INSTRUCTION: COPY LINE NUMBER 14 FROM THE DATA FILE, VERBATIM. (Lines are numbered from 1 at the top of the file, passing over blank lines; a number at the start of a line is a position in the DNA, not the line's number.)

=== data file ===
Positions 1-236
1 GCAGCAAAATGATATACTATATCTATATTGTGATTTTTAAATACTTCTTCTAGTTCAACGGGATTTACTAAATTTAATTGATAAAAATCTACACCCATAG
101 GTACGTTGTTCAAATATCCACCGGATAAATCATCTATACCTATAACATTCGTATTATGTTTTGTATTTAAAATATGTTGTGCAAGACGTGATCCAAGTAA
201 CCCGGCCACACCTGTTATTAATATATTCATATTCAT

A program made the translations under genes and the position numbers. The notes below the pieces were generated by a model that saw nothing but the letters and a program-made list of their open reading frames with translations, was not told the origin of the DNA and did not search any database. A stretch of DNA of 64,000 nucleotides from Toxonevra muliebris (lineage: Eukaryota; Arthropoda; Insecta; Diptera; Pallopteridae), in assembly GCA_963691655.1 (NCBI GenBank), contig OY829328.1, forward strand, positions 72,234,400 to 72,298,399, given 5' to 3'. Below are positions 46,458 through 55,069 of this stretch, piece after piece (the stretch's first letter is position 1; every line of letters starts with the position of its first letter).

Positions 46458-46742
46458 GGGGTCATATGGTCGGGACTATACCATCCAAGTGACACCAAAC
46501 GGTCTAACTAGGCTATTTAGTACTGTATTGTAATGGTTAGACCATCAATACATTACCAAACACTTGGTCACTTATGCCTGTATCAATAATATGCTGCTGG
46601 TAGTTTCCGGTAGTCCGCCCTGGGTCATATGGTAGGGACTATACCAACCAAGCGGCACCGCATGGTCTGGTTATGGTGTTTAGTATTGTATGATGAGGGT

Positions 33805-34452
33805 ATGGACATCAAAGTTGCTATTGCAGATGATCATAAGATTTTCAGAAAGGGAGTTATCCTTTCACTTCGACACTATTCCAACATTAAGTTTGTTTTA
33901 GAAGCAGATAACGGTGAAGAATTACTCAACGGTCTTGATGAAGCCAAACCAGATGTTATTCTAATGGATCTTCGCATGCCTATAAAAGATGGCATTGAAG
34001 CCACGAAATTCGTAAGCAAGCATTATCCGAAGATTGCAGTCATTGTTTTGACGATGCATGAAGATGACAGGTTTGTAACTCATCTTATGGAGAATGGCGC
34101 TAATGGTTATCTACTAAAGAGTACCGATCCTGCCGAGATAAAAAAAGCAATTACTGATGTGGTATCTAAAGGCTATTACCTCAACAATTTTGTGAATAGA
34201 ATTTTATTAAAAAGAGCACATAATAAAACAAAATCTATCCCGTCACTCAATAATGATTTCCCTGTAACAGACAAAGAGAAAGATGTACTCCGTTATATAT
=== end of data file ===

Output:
34101 TAATGGTTATCTACTAAAGAGTACCGATCCTGCCGAGATAAAAAAAGCAATTACTGATGTGGTATCTAAAGGCTATTACCTCAACAATTTTGTGAATAGA